ASEAN wants to steer clear of Sino-US rivalry

By Ge Hongliang Source:Global Times Published: 2017/10/26 21:23:39

Illustration: Liu Rui/GT

The Philippines hosted the 11th ASEAN Defense Ministers' Meeting (ADMM) and the 4th ADMM-Plus on Monday and Tuesday, attended by defense ministers from 10 ASEAN member states and eight dialogue countries including China and the US.

According to analysis of Southeast Asian media, while ASEAN defense ministers focused on regional terrorism, US Defense Secretary James Mattis drew media's attention back to Sino-US rivalry in the region, stressing that the US hopes to build ASEAN countries into a unified front against China. Obviously this is not in line with ASEAN defense ministers' major concern. What's of major concern is the US attempt to drag ASEAN countries into the rivalry among major powers. This is definitely not what ASEAN countries want.

To establish a united front against China in Southeast Asia is nothing new for the US. It can be traced back to the US-dominated Southeast Asia Collective Defense Treaty signed in June 1954 and the Southeast Asia Treaty Organization founded on that basis next year. Behind the united front is still the US' lingering Cold-War mentality and traditional consciousness on geopolitical confrontation.

However, like the fate of the Southeast Asia Treaty Organization, the so-called united front in Southeast Asia is hardly likely to achieve what the US expects.

Firstly, the US and ASEAN countries differ sharply over understanding China. Although China, the US and ASEAN countries are three important forces to support the regional situation, Sino-US relations and Sino-ASEAN relations are at different levels.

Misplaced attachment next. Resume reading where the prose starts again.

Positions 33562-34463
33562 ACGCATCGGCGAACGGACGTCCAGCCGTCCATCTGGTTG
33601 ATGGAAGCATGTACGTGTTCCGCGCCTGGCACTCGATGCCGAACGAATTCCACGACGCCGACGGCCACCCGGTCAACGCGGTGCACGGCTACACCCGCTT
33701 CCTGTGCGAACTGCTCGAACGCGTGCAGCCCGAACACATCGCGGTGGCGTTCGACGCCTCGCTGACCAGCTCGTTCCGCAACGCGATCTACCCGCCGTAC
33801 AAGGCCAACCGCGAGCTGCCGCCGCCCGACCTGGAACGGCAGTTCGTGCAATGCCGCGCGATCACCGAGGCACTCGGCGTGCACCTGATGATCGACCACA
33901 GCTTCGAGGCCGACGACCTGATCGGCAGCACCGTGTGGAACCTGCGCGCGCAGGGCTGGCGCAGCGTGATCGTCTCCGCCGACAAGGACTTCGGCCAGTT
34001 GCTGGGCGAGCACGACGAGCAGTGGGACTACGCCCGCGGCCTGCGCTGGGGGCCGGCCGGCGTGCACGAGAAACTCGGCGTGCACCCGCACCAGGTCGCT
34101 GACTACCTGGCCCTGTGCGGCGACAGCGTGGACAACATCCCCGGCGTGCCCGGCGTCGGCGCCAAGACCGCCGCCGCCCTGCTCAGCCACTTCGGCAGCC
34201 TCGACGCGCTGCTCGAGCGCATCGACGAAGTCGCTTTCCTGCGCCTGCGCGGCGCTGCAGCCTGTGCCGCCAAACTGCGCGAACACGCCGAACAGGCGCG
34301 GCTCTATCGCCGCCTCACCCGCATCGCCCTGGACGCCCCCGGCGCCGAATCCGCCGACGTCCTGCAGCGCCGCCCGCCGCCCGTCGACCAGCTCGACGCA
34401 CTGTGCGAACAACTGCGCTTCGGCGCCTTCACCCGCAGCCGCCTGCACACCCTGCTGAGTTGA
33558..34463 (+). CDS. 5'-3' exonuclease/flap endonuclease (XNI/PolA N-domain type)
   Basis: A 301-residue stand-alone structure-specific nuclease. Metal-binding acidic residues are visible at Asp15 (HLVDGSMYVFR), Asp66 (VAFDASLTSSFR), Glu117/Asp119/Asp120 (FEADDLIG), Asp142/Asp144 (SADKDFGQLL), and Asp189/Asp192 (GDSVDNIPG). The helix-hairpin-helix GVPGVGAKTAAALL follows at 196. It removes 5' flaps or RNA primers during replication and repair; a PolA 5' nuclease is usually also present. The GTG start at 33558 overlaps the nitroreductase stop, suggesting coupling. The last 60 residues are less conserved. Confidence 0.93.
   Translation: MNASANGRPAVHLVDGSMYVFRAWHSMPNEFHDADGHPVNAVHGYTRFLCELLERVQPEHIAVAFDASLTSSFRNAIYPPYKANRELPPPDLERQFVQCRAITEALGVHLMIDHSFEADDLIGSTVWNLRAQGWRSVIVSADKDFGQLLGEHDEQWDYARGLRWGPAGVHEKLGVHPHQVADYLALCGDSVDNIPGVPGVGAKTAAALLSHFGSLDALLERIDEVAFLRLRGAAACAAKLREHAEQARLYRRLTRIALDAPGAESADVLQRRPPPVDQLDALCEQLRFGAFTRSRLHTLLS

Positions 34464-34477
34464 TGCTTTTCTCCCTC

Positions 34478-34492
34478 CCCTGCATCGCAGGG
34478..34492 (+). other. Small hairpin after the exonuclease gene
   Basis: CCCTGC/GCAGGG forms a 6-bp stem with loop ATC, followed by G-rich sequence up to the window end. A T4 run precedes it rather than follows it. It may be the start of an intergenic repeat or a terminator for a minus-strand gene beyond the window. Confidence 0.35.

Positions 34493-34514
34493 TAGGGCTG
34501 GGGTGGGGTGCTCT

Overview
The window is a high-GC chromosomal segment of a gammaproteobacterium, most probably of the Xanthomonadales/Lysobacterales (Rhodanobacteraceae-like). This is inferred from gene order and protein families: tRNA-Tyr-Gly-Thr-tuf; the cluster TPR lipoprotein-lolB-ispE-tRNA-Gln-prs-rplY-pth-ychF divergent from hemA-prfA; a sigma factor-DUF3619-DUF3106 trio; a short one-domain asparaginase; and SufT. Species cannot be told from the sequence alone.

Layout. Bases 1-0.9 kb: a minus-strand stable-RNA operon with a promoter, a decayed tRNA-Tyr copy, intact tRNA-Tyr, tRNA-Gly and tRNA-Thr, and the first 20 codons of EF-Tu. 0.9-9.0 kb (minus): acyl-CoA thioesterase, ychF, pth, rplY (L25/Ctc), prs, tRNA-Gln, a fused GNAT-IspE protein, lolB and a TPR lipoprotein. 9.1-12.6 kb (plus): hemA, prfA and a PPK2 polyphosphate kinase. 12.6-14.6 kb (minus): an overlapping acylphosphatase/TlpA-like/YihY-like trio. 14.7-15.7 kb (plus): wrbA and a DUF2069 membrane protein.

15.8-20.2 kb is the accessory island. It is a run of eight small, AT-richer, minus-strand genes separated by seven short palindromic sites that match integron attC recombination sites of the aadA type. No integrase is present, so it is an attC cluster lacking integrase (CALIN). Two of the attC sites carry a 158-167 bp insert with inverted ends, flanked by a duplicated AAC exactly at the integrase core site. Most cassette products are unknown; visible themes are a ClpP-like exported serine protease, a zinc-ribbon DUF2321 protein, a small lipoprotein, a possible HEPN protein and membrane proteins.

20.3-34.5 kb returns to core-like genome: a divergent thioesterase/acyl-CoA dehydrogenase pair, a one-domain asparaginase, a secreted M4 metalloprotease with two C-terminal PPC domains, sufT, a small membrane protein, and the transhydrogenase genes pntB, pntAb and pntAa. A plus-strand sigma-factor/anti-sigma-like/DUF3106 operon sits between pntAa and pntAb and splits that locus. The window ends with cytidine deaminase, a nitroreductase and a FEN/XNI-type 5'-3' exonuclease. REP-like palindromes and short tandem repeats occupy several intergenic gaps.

China-US relations are the world's most influential bilateral ties. In the Western traditional cognition of politics, the contradiction between China, a developing country, and the United States, an existing power, constitutes the main basis for Washington to map out policy toward China. Its fundamental goal is to maintain US primacy in regional and global affairs and propagate US hegemony.

ASEAN countries may be concerned about China's economic rise and increasing influence in the region, yet they are subject to historical and cultural factors, and to asymmetric development relations. But they maintain an open and inclusive attitude toward China in regional affairs. As China plays an increasingly active role in regional governance, they began to emphasize China's responsible role and gradually lowered their guard.

Second, ASEAN countries won't follow US orders. Only a small number of ASEAN member states would want to engage the US in regional affairs due to their worry about China's influences. More nations are willing to see a dynamic balance between China and US influence in the region. They don't want to take sides in the rivalry between the two major countries or to get involved in power games. These countries advocate ASEAN's centrality in regional affairs to safeguard regional security.

The two scenarios basically prove that Mattis' attempt to unite ASEAN against China would be futile.

The US makes its regional strategy always eyeing its own national interests and primacy in the region, with little, if any, consideration to the demands of ASEAN countries. The majority of ASEAN members, however, worry about the damaging effects on regional security that the confrontation among the major powers would bring. The uncertain policy of the US in the region is also what they are concerned about.

In view of this, ASEAN leaders represented by Philippine President Rodrigo Duterte hope to maintain their independence in regional affairs. They advocate ASEAN's centrality within the regional multilateral framework, drawing up policies toward China and the US in keeping with their own interests and trying hard to grasp the uncertainty brought in by Sino-US rivalry and the changes in the regional situation.

The author is a research fellow at the Charhar Institute and the College of ASEAN Studies at Guangxi University for Nationalities.


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